The four great murderers of the 20th century—Mao, Stalin, Hitler, and Pol Pot—were united by their hatred of religious faith. It was the bloodiest century in human history with the loss of 100 million lives. And now, in the twenty-first century, often in the name of a religion, millions more have died or been forced to flee their homelands.
Article 18 of the UDHR asserts the right to believe, not to believe, or to change your belief. It’s a good place to start on a day like this. A defence of the article ought to unite believers and non-believers alike – and might provide a common platform from which to call out those who violate so many of the other 30 Articles in the UDHR.
In 2019, having read The Times leader writer’s description of our muted response to such anti-Christian persecution as the actions of “spectators at the carnage”, Jeremy Hunt took the well-judged step of commissioning an independent review of the evidence.
The Truro Report concluded that “the level and the nature” of the persecution of hundreds of millions of Christians was in some regions “arguably coming close to meeting the international definition of genocide.”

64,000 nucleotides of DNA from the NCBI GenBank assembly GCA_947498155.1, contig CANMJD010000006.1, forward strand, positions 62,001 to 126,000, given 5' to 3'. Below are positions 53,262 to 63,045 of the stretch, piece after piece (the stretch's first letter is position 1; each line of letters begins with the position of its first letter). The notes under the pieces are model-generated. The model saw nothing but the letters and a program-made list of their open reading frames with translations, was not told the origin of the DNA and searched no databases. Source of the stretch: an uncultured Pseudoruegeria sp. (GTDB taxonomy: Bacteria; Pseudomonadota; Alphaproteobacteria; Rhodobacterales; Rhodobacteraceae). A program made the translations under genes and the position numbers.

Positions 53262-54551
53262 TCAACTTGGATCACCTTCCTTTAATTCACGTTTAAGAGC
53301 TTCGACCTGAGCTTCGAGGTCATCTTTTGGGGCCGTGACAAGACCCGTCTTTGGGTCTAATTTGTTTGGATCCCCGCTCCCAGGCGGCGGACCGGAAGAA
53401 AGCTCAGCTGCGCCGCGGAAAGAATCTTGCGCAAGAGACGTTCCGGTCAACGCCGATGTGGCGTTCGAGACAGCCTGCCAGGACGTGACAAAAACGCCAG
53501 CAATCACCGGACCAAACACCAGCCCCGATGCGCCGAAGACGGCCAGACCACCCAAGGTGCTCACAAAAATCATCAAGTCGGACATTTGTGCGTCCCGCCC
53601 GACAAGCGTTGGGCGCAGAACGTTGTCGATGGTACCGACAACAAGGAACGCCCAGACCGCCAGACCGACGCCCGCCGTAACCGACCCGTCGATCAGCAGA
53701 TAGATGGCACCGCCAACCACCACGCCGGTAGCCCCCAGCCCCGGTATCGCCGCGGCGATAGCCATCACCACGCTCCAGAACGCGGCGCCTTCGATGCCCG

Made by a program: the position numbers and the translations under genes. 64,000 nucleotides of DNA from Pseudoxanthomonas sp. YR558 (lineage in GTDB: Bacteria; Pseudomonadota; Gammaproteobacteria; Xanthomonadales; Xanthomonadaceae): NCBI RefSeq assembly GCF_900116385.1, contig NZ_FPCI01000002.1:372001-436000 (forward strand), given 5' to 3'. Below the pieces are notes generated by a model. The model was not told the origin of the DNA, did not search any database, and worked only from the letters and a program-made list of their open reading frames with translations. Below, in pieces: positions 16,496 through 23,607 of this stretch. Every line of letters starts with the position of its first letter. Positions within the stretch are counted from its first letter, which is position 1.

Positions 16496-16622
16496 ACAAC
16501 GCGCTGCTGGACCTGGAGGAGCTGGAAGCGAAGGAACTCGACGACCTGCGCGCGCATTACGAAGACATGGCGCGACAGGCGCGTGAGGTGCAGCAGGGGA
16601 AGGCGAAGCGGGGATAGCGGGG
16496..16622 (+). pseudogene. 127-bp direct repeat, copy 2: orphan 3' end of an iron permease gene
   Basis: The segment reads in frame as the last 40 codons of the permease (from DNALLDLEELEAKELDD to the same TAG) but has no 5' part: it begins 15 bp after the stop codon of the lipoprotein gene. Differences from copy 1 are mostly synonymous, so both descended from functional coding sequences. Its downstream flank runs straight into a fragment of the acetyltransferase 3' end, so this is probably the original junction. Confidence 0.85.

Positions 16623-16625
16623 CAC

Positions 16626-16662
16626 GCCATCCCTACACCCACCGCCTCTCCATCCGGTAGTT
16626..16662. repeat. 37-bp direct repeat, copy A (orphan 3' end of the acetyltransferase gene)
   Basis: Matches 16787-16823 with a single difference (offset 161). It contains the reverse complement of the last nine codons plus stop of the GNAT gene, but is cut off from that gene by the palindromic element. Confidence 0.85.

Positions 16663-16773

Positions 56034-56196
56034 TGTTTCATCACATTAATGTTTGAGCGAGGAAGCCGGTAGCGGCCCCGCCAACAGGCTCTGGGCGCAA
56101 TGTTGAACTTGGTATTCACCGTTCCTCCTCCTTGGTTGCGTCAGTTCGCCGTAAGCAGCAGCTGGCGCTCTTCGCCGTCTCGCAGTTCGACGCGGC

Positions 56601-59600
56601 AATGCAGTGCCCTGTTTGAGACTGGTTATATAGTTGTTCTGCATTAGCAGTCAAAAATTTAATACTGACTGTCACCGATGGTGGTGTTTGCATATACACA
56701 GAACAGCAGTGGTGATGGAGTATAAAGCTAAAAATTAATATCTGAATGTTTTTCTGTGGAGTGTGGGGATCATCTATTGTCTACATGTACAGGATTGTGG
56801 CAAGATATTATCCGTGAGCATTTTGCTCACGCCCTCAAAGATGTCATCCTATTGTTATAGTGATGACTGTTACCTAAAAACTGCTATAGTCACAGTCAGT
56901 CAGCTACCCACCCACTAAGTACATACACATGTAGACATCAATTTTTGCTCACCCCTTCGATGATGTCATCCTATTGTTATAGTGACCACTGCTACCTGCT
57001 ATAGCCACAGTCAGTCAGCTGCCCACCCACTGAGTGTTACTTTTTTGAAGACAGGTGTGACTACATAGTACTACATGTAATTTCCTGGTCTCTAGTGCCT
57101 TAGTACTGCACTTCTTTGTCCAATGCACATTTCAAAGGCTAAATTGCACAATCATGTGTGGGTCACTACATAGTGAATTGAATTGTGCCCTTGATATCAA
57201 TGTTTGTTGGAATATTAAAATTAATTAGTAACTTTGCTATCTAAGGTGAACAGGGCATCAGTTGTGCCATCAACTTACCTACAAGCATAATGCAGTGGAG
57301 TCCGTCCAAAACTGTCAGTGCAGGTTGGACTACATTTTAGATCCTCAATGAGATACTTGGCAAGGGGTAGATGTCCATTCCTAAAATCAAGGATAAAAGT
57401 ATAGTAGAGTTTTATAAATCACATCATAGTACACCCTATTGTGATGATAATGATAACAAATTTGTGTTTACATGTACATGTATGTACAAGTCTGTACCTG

Turn a blind eye, pretend you didn’t know, and the persecution leads to atrocity crimes; turn a blind eye, and it becomes open season on believers of all faiths; turn a blind eye, and every one of the other 30 Articles in the UDHR will be breached too.
That we still avert our gaze and have much more to do can be seen in these snapshots from the past few days.
Last weekend, on Palm Sunday, radicals acting, not for the first time, in the name of religion, laid bombs in a church – this time in Makassar in eastern Indonesia, injuring twenty people.
This week, the most important in the Christian calendar, is a favourite target of jihadists. Recall the Easter Day bombings in Sri Lanka in 2019, and the Easter murders of church goers in Lahore’s Gulsha-i-Iqbal Park, picnicking after their Service.
But for many the agonies of Good Friday are a daily occurrence.
Think of Northern Nigeria where Leah Sharibu, a young schoolgirl, remains in the hands of Boko Haram, having been abducted, raped, forcibly converted, and married. Since last Easter, more than 3,000 Christians have been killed in Nigeria – a country which last year received an average of £800,000 in UK aid every single day.
In Pakistan, another Commonwealth country, Maria Shahbaz is just one of around 1,000 Christian and Hindu girls, aged between 12 and 25, who are abducted annually – with impunity. Ten years ago, Shahbaz Bhatti, the Christian Minister for Minorities, was assassinated. No one has been brought to justice. During the same period, Pakistan has been in receipt of £3 billion of UK aid, little of which reaches beleaguered minorities.